Revitalize the Public Service, Revitalize the Middle Class

DOIhttp://doi.org/10.1111/puar.13084
Date01 September 2019
Published date01 September 2019
772 Public Administration Review Septe mber | Oct ober 2 019
Abstract: The reinventing government movement of the 1990s reshaped the public sector in significant ways. Creating
a government that worked better and cost less was accomplished through streamlined federal middle management
ranks and privatized service delivery, which contributed to the emergence of a “hollow state.” Workforce reductions
that addressed short-term economic realities effectively threatened the long-term sustainability of governmental
organizations and the communities they serve. A variety of forces are now ushering in a new era of hollow government,
including a changing context for public work, shifting bureaucratic expectations, and reduced capacity for workforce
management. The public sector and its employees represent an important contributor to the vitality of our economy
and communities. Revitalizing the public sector workforce is critical for revitalizing the middle class, and both
represent urgent policy priorities.
Revitalize the Public Service, Revitalize the Middle Class
Heather Getha-Taylor
University of Kansas
The reinventing government movement of
the 1990s reshaped the public sector in
significant ways. Creating a government that
worked better and cost less was accomplished through
streamlined federal middle management ranks and
privatized service delivery, which contributed to the
emergence of a “hollow state” (Milward and Provan
2000). While this reform effort promised efficiencies,
it also introduced considerable challenges, including
public workforce management difficulties. State and
local governments faced a similar situation in the wake
of the Great Recession. Against a backdrop of harsh
financial realities, governments cut their workforces in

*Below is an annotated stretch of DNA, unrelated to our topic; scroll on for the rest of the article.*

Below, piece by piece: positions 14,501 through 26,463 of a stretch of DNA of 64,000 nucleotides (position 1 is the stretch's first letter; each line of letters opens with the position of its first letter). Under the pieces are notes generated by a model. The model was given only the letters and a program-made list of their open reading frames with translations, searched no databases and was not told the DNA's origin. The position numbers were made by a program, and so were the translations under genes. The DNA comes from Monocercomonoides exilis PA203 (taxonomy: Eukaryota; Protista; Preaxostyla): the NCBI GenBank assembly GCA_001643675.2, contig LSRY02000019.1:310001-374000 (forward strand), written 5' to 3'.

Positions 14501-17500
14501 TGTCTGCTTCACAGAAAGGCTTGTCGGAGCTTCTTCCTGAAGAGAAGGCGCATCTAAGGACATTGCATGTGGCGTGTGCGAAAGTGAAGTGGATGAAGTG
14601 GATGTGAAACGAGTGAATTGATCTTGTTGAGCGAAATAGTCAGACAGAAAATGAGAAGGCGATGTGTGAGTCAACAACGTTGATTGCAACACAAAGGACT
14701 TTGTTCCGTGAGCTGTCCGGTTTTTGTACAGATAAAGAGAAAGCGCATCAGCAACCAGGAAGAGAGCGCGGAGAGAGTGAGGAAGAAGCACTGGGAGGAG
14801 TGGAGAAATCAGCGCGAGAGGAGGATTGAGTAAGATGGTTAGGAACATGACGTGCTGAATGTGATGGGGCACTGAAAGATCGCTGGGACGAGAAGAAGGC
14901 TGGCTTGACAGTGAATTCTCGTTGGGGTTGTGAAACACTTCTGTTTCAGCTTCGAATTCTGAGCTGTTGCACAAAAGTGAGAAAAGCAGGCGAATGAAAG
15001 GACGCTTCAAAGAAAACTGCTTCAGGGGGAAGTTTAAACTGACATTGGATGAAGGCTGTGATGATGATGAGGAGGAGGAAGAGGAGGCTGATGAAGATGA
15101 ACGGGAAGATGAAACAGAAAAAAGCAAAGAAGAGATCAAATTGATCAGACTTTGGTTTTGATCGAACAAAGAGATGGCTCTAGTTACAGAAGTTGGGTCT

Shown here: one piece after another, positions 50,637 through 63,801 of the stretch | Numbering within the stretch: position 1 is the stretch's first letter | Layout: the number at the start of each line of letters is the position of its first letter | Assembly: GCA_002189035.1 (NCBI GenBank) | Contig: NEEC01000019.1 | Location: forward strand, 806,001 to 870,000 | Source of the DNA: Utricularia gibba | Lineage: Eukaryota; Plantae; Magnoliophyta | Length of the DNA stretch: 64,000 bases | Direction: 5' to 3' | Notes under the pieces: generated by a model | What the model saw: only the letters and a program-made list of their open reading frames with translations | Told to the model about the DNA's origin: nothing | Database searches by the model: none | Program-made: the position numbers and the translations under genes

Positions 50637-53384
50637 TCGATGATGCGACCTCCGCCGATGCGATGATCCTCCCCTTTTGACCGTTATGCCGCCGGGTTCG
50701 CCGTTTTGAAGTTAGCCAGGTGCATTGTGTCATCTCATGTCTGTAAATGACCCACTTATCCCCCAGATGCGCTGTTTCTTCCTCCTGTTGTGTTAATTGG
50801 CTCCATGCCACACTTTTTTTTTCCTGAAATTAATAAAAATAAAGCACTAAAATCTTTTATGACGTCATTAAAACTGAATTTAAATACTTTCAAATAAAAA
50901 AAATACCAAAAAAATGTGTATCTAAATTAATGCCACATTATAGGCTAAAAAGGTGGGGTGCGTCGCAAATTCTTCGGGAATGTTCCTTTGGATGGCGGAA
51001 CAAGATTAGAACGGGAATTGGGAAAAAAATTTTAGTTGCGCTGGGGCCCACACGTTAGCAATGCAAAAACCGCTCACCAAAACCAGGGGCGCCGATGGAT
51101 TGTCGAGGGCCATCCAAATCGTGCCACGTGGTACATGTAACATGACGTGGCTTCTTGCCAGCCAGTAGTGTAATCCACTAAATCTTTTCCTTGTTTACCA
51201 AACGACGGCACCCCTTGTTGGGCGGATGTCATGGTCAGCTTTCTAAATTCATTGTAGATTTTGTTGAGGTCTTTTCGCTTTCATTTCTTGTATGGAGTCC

unprecedented ways that had lasting effects. Many are
still struggling to recover.
These trends matter today because public
employment has been described as a pathway to the
middle class, and the contraction of the public service
is connected to the shrinking middle class. Public
workers (including federal, state, and local) make up
approximately 16 percent of the country’s workforce.
Postrecession cuts have had lasting impacts on many
essential government services, including corrections,
fire, police, health, and education (Maciag 2017).
Workforce reductions to address short-term economic
realities have effectively threatened the long-term
viability of these services and the communities
they serve. Now, a variety of societal, sectoral,
organizational, and programmatic forces are ushering
in a new era of hollow government. Together, these
forces have the potential to impact the public service
and the middle class in additional, significant ways.
First, the context for public employment reflects an
entrenched and expanding antigovernment sentiment
that ignores the many valuable contributions that
public employees make to society and the middle class.
At the same time, the contract or “shadow” workforce
continues to grow, and there is evidence that this
growth displaces members of the middle class. Second,
the expectations for public work are eroding. While
government employees may have traditionally accepted
lower wages in exchange for relative job security
and potentially more generous benefits, this existing
bureaucratic compact is being hollowed out by the
expansion of at-will employment reforms, compensation
stagnation, and narrowed bargaining rights.
Third, the capacity for managing the public workforce
is under threat. As governments continue to adapt to
expected changes in the future, including the arrival of
new generations in the workplace and the widespread
application of technology to government work, a variety
of workforce management themes will remain relevant,
including effectively resolving conflict, ensuring
equity and inclusiveness, and engaging employees.
Some changes to this landscape stand to shift burdens
from employer to employee, which especially impact
vulnerable workers in precarious times. Additionally,
there are concerns that public human resource
specialists do not have the tools or resources to
effectively contribute to addressing issues strategically or
participating fully as leaders in their organizations.
Together, these trends raise concerns, but they also
highlight an opportunity to anticipate and respond
Viewpoint
Public Administration Review,
Vol. 79, Iss. 5, pp. 772–776. © 2019 by
The American Society for Public Administration.
DOI: 10.1111/puar.13084.
Heather Getha-Taylor is associate
professor in the School of Public Affairs and
Administration at the University of Kansas.
E-mail: hgtaylor@ku.edu
Stephen E. Condrey
and Tonya Neaves,
Associate Editors

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